Washington welcomes Sudan’s anti-terrorism cooperation, rules out lifting
of sanctions

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September 21, 2016 (KHARTOUM) - U. S. Department of State Tuesday praised
Sudanese government efforts in the fight against terrorism but excluded the
removal of sanctions on the east African country as long as there is no
improvement in Darfur conditions.
[image: JPEG - 19.5 kb]*The US imposed comprehensive sanctions on Sudan in
1997 (US Embassy in Khartoum website) *

Sudan is under American economic and trade sanctions since 1993 for its
alleged connection to terror networks. However in 2007 Bush Administration
strengthened the embargo, citing abuses in Darfur which it labelled as

Also in June 2012, the then U.S. Special Envoy Princeton Lyman said the
indictment of President Omer al-Bashir by the war crimes court ,
International Criminal Court, " hinders the possibility of full cooperation
with Western countries and therefore makes Western countries less motivated
to provide assistance to Sudan".

"The United States welcomes Sudan’s recent efforts to increase
counterterrorism cooperation with the United States. In recent months,
Sudan has taken important steps to counter ISIL and other terrorist groups
and has sought to prevent their movement into and through Sudan," said a
statement issued by State Department spoksperson John Kirby.

"While countering terrorism is an important objective for the United
States, we continue to engage the Government of Sudan on protecting human
rights, resolving internal conflicts, addressing humanitarian needs,
improving regional stability, and advancing political freedoms,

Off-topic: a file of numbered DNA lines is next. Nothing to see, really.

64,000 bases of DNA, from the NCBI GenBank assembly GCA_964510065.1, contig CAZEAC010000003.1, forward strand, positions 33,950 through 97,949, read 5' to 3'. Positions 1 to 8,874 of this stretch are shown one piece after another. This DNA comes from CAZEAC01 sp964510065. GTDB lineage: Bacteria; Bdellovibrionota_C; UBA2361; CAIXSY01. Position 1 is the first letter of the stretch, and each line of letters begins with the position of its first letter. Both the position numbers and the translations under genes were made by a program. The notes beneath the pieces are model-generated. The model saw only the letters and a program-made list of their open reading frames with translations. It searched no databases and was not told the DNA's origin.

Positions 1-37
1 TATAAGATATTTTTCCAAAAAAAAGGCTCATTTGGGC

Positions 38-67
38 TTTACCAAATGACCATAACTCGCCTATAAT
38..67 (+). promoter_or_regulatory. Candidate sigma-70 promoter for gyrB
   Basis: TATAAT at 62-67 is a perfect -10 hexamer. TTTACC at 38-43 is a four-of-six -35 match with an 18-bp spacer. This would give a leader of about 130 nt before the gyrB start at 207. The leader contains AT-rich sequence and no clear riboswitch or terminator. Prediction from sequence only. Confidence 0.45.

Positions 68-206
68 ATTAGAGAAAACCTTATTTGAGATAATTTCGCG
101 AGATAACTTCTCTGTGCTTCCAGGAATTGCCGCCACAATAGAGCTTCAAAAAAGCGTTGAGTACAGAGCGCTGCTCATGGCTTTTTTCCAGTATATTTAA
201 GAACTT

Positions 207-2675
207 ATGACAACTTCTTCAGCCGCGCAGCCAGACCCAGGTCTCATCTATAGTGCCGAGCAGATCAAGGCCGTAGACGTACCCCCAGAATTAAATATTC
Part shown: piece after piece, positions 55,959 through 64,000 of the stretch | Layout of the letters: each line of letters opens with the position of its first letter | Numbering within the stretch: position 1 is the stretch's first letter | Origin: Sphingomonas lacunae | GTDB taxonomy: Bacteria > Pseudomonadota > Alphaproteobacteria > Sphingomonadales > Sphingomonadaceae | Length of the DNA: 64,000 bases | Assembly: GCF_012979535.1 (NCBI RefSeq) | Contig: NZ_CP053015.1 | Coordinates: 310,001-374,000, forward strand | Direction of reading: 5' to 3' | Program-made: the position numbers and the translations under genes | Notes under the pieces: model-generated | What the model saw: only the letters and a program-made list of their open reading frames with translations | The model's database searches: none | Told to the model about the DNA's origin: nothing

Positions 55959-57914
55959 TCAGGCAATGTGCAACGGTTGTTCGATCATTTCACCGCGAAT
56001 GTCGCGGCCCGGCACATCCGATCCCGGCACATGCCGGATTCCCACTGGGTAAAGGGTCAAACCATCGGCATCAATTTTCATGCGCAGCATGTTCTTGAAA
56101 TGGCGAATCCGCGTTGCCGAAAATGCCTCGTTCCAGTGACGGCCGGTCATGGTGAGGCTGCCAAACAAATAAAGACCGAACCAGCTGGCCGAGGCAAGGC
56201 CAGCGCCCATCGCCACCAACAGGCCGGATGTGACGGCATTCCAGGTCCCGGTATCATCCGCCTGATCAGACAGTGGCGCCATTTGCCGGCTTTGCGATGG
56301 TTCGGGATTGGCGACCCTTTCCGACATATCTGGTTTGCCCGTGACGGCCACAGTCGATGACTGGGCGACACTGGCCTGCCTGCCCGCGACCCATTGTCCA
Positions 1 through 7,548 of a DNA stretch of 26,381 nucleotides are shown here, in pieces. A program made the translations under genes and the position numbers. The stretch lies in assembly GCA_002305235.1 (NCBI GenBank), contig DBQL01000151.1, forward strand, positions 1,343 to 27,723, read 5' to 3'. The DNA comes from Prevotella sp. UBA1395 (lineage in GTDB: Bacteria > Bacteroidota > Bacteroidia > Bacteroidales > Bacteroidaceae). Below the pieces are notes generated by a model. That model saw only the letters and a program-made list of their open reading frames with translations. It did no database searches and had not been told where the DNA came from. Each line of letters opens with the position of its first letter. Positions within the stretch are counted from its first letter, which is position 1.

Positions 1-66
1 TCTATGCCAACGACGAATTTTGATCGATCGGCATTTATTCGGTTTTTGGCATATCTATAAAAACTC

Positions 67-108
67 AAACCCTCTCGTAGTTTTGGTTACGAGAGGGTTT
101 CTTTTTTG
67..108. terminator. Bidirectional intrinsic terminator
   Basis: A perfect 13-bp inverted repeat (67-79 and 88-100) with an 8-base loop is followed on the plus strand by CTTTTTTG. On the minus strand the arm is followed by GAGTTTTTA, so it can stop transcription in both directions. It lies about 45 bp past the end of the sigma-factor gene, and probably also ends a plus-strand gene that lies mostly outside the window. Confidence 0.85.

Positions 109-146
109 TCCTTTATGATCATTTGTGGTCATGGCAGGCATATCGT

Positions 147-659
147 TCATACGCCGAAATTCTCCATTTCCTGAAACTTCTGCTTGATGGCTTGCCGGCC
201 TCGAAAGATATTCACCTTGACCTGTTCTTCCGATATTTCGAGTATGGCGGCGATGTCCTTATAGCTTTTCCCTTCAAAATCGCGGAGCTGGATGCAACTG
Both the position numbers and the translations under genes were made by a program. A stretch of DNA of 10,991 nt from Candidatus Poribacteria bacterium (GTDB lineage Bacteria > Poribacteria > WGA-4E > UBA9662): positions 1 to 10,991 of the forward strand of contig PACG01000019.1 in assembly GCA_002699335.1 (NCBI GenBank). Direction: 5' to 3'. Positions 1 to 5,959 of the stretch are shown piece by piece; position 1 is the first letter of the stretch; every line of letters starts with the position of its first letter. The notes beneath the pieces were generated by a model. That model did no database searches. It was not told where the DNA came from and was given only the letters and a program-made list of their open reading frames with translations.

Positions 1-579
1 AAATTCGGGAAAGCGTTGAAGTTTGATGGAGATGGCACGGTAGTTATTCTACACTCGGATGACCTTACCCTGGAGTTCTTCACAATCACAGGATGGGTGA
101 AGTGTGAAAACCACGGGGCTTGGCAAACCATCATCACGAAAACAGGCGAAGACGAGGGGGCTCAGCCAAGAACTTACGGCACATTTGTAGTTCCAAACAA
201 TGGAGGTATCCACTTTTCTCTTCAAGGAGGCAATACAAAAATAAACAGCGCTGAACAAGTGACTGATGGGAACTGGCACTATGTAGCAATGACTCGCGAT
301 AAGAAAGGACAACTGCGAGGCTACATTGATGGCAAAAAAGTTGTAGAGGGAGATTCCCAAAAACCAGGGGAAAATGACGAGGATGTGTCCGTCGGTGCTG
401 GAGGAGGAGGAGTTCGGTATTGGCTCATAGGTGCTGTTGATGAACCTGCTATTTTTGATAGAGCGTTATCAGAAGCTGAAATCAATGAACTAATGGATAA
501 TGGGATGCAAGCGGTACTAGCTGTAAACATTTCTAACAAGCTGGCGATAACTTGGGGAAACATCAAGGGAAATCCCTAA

accountability and reconciliation," he further stated.

Sudanese officials were actively working to convince the American
Administration to remove the sanction pointing to its negative impact on
the ordinary people. Also, the two countries held a series of meetings on
this respect and discussed the need to end armed conflicts in the Two Areas
and Darfur.

Also, U.S. Special Envoy Donald Booth who is involved in the African Union
efforts for peace in Sudan, carried out a visit to Darfur where he assessed
the situation on the ground. He regretted the detention of IPDs
representatives after meeting them in Central Darfur.

In statement to the Associate Press, Kirby excluded the lift of sanctions
and normalization of bilateral relation in the near future. He said
Washington hasgrave concerns about the situation in Darfur region.

"Complete normalization of relations would require significant progress in
a range of other areas," Kirby said.

The spokesperson underlined "the need for improvements in conditions in
Darfur" according to the AP.

However, the diplomat further said his administration would launch the
formal revocation process of sanctions, if Sudan meets the relevant
criteria, which include renouncing terrorism and not supporting extremist
groups for a six-month period’’.

"This process has not been initiated," he told the AP.

"We have been quite clear with the Sudanese on the steps that need to be
taken for us to consider rescission, and what would be required to make
progress in easing our economic sanctions, which are distinct from the
state sponsor of terrorism listing, and have remained in place, because of
the continued conflicts in Darfur and elsewhere in Sudan. These conflicts
are continuing today," he added.

The news agency also cited officials who alluded to al-Bashir indictment by
the ICC saying that ’’any move to improve U.S. ties with Sudan would be
complicated" by the arrest warrants.

The Sudanese government says is committed to the Doha Document for Peace in
Darfur and calls on the armed groups to sign it.

Two rebel groups, the Justice and Equality Movement (JEM) and Sudan
Liberation Movement - Minni Minnawi are part of the African Union mediated
process for peace in Sudan.

They demand the government to open the framework agreement for negotiations
pointing to the need to better protect civilians and their rights in the


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